MySQL distributions on Unix and Unix-like system include a script named mysql.server, which starts the MySQL server using mysqld_safe. It can be used on systems such as Linux and Solaris that use System V-style run directories to start and stop system services. It is also used by the macOS Startup Item for MySQL.
mysql.server is the script name as used within the MySQL source tree. The installed name might be different; for example, mysqld or mysql. In the following discussion, adjust the name mysql.server as appropriate for your system.
To start or stop the server manually using the
mysql.server script, invoke it from the
command line with
shell> mysql.server start shell> mysql.server stop
mysql.server changes location to the MySQL
installation directory, then invokes
mysqld_safe. To run the server as some
specific user, add an appropriate
[mysqld] group of the global
/etc/my.cnf option file, as shown later in
this section. (It is possible that you must edit
mysql.server if you've installed a binary
distribution of MySQL in a nonstandard location. Modify it to
change location into the proper directory before it runs
mysqld_safe. If you do this, your modified
version of mysql.server may be overwritten if
you upgrade MySQL in the future; make a copy of your edited
version that you can reinstall.)
To start and stop MySQL automatically on your server, you must
add start and stop commands to the appropriate places in your
If you use the Linux server RPM package (
MySQL-server-), or a native Linux package installation, the mysql.server script may be installed in the
/etc/init.ddirectory with the name
mysql. See Section 2.5.1, “Installing MySQL on Linux Using RPM Packages”, for more information on the Linux RPM packages.
If you install MySQL from a source distribution or using a binary distribution format that does not install mysql.server automatically, you can install the script manually. It can be found in the
support-filesdirectory under the MySQL installation directory or in a MySQL source tree. Copy the script to the
/etc/init.ddirectory with the name mysql and make it executable:
shell> cp mysql.server /etc/init.d/mysql shell> chmod +x /etc/init.d/mysql
After installing the script, the commands needed to activate it to run at system startup depend on your operating system. On Linux, you can use chkconfig:
shell> chkconfig --add mysql
On some Linux systems, the following command also seems to be necessary to fully enable the mysql script:
shell> chkconfig --level 345 mysql on
On FreeBSD, startup scripts generally should go in
/usr/local/etc/rc.d/. Install the
/usr/local/etc/rc.d/mysql.server.shto enable automatic startup. The
rc(8)manual page states that scripts in this directory are executed only if their base name matches the
*.shshell file name pattern. Any other files or directories present within the directory are silently ignored.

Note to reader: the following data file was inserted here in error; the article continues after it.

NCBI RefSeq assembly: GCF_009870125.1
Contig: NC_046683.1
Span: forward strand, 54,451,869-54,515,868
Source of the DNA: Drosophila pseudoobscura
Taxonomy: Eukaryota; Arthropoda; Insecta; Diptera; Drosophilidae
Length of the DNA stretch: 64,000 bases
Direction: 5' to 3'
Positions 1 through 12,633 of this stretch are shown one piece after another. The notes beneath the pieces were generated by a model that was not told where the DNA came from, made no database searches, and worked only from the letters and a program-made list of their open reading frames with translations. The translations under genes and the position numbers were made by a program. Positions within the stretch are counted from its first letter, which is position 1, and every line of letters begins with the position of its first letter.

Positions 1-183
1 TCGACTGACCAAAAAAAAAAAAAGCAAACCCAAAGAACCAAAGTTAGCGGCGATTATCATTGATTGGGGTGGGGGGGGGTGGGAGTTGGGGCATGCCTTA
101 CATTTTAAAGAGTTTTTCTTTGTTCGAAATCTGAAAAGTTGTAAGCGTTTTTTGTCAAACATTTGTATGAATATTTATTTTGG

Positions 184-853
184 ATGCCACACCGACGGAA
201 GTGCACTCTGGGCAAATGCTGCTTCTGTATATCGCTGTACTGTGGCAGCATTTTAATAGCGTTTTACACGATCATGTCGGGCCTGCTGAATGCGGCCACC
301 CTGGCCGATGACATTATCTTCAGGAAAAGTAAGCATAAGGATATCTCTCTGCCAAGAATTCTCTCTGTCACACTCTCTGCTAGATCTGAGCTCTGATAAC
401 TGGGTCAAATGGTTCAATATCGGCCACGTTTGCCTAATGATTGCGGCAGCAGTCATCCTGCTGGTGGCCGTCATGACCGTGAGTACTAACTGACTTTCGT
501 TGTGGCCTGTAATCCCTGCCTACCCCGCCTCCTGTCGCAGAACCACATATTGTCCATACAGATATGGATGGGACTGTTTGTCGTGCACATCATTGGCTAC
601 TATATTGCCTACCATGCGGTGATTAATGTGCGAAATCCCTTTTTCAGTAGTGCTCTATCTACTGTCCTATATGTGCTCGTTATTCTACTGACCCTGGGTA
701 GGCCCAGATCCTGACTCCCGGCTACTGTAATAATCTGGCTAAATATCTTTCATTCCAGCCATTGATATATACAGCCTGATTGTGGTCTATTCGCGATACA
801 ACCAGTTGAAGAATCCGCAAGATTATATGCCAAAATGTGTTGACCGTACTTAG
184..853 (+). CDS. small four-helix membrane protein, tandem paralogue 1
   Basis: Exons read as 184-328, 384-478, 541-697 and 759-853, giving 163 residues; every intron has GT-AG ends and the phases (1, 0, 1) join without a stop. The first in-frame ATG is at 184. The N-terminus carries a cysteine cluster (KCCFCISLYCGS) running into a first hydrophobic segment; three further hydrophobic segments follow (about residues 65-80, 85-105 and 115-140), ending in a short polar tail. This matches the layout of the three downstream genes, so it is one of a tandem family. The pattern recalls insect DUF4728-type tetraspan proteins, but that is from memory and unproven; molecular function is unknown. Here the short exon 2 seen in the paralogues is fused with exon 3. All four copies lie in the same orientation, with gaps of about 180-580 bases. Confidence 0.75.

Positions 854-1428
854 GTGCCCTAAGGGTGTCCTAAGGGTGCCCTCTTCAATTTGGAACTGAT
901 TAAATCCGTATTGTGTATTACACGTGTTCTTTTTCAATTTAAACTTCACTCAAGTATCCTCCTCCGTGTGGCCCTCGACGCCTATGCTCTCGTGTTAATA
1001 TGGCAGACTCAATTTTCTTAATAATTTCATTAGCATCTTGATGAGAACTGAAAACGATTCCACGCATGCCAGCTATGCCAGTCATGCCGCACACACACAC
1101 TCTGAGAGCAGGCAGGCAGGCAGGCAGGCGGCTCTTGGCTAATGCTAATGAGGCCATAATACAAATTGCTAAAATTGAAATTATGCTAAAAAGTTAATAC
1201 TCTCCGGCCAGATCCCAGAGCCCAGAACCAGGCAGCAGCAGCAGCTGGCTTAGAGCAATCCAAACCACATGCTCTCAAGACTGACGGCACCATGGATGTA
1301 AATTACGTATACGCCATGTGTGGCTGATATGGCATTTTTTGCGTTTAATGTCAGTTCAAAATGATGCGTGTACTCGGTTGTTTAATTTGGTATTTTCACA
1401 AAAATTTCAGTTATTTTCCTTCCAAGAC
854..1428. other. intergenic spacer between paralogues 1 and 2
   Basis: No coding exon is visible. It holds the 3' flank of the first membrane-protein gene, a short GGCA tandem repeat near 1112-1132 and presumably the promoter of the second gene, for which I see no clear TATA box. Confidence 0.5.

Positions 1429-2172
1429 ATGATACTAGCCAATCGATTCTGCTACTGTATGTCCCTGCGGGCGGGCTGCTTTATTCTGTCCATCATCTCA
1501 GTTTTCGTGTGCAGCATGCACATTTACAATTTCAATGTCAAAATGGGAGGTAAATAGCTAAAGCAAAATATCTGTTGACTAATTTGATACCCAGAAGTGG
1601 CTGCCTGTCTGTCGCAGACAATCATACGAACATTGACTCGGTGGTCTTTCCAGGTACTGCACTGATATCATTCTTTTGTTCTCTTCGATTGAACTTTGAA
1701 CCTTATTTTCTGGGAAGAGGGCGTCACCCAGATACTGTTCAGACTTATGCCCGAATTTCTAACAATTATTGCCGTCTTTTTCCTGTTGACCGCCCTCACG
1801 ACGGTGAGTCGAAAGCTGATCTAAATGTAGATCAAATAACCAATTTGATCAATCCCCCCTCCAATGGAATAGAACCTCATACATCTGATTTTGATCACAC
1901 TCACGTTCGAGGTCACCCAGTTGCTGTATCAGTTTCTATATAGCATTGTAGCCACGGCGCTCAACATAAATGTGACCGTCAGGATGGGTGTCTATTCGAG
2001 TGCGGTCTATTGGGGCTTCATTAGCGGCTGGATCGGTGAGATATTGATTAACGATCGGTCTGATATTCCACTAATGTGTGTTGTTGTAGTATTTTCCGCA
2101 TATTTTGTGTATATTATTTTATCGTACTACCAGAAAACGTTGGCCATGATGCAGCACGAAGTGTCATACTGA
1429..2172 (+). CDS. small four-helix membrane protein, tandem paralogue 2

As an alternative to the preceding setup, some operating systems also use
/etc/init.d/boot.localto start additional services on startup. To start up MySQL using this method, append a command like the one following to the appropriate startup file:
/bin/sh -c 'cd /usr/local/mysql; ./bin/mysqld_safe --user=mysql &'
For other systems, consult your operating system documentation to see how to install startup scripts.
mysql.server reads options from the
[mysqld] sections of option files. For
backward compatibility, it also reads
[mysql_server] sections, but to be current
you should rename such sections to
You can add options for mysql.server in a
/etc/my.cnf file. A typical
my.cnf file might look like this:
[mysqld] datadir=/usr/local/mysql/var socket=/var/tmp/mysql.sock port=3306 user=mysql [mysql.server] basedir=/usr/local/mysql
The mysql.server script supports the options
shown in the following table. If specified, they
must be placed in an option file, not on
the command line. mysql.server supports only
Table 4.4 mysql.server Option-File Options
The path to the MySQL installation directory.
The path to the MySQL data directory.
The path name of the file in which the server should write its process ID.
If this option is not given, mysql.server uses a default value of
. The PID file value passed to mysqld_safe overrides any value specified in the
[mysqld_safe]option file group. Because mysql.server reads the
[mysqld]option file group but not the
[mysqld_safe]group, you can ensure that mysqld_safe gets the same value when invoked from mysql.server as when invoked manually by putting the same
pid-filesetting in both the
How long in seconds to wait for confirmation of server startup. If the server does not start within this time, mysql.server exits with an error. The default value is 900. A value of 0 means not to wait at all for startup. Negative values mean to wait forever (no timeout).